By BERNIE CAHILES-MAGKILAT

The Philippine Chamber of Commerce and Industry (PCCI) said at least 60-70 percent of micro, small and medium enterprises (MSMEs) which are eager to restart operations are in dire need of financial support from the government to sustain their operations.

Benedicto Yujuico PCCI president2 - 70% of MSMEs set to restart — PCCI

PCCI President, Amb. Benedicto Yujuico

PCCI President Benedicto V. Yujuico said this was based on his initial conversation with the chamber’s regional vice presidents. PCCI is also completing a survey on the readiness of its members to resume business. PCCI has roughly 35,000 members across the country, largely MSMEs.

As such, Yujuico has appealed to the legislative and executive branches of government to work together to pass the economic stimulus package bill Accelerated Recovery and Investments Stimulus for the Economy (ARISE) and the Corporate Recovery and Tax Incentives for Enterprises Act (CREATE) saying these are needed for businesses in the country to restart their operations and rehire workers.

He also appealed for banks and financial institutions to take it easy on the loans of MSMEs by extending maturities or restructuring of debts.

“At this time, businesses still have enough money to restart their businesses. What they are concerned about is how they will be able to sustain their operations,” he said adding MSMEs need the assurance that the banking sector will be able to help them via extending maturities of loans, interest payments and additional working capital.

“If the banking industry will not actively engage in assisting MSMEs then more businesses will shut down and lay off employees, in other words, just give up.”

Yujuico credited the Bangko Sentral ng Pilipinas for its full support to the MSMEs by allowing loans to MSMEs to be counted as bank reserves, meaning banks can rediscount these loans. “The problem is that financial institutions are not cascading this assistance to the MSMEs,” he lamented.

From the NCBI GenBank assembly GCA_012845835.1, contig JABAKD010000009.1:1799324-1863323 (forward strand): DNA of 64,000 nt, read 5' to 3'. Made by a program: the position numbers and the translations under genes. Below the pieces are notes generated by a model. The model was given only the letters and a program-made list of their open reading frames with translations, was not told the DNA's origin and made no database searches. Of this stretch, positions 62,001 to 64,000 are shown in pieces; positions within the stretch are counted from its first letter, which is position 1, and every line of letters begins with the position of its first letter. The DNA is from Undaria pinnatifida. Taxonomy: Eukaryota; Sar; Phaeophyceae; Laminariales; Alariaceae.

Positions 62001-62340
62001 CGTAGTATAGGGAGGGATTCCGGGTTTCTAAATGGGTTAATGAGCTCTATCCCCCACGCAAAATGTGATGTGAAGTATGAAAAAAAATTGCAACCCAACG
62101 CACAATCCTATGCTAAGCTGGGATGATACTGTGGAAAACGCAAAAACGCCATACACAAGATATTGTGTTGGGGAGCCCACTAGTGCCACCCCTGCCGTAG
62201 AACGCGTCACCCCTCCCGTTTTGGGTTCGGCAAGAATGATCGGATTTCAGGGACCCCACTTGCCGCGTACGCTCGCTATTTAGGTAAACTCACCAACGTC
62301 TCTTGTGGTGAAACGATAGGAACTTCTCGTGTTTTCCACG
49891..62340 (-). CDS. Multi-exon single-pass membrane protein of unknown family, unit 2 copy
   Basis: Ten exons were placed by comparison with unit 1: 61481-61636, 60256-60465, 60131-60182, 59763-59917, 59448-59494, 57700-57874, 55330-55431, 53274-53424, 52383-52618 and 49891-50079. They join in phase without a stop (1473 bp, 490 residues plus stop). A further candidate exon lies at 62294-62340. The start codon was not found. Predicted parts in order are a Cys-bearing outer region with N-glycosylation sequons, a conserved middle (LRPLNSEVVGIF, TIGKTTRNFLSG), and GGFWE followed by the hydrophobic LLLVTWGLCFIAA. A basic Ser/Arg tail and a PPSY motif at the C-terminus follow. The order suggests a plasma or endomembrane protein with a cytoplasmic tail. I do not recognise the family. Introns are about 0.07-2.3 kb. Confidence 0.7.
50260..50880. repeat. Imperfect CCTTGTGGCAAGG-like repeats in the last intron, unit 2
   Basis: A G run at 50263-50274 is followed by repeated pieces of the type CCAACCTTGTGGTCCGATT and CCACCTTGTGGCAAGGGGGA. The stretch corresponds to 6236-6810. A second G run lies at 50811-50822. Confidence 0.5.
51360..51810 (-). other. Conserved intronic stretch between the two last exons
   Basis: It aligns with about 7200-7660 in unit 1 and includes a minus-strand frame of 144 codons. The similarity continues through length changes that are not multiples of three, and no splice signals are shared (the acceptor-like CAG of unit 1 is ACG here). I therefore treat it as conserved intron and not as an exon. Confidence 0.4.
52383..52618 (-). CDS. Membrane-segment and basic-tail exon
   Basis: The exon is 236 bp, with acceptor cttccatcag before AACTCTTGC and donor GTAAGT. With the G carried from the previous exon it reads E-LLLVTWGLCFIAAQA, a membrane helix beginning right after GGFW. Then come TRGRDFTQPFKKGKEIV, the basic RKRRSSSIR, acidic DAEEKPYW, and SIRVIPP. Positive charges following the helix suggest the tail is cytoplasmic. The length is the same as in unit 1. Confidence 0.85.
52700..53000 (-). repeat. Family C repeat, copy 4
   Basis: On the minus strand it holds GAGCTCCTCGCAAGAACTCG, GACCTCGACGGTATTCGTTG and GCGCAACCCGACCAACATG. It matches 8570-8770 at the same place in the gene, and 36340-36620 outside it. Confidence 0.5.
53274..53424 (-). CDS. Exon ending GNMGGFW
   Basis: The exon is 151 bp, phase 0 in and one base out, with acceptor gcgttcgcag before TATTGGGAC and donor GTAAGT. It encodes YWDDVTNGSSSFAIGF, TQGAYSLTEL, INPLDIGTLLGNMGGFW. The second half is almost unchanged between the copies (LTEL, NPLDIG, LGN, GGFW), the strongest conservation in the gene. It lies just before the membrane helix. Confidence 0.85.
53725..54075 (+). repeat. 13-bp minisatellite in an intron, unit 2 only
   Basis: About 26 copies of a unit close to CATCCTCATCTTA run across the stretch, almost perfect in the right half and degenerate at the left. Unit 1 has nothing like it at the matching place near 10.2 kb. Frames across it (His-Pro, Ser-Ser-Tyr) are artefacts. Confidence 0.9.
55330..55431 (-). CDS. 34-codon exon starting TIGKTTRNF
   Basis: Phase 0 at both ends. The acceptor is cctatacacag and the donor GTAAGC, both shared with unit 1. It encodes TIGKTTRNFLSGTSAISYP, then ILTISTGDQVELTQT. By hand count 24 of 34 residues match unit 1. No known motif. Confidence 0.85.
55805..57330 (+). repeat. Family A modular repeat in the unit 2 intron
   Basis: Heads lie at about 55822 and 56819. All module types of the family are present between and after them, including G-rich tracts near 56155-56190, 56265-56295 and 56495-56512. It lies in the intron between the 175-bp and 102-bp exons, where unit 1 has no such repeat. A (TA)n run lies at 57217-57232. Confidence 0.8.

With that Yujuico said urged for sufficient incentives or effective sanctions if banks do not follow BSP’s directive because “for the most part, banks don’t follow, they rather just pay the penalties for not complying.”

“The key to obtaining relief for our members is for the BSP to encourage and help banks to be able to support the businesses and industries hardest hit by the pandemic.”

Reiterating the PCCI and the entire business community’s support to the ARISE’s provision to extend loan terms for a period of one to two years, Yujuico urged the banking sector to provide businesses more breathing room to help support trade and industry survive the pandemic.

“We are calling on the banks to review their guidelines with a request to align with the ARISE to allow longer payment extensions so that they can respond appropriately to the big negative impact of the pandemic on many borrowers,” Yujuico said.

Stressing that these are the same companies providing a steady stream of revenue during the good times, Yujuico appealed to the banks and other financing institutions to help revive businesses and get the Philippine economy to move forward.

During the lockdown, many member companies of the PCCI were unable to generate enough revenues to service their debts to banks. The willingness of bank to restructure loan, Yujuico said, will breathe life back into businesses and preserve employment.

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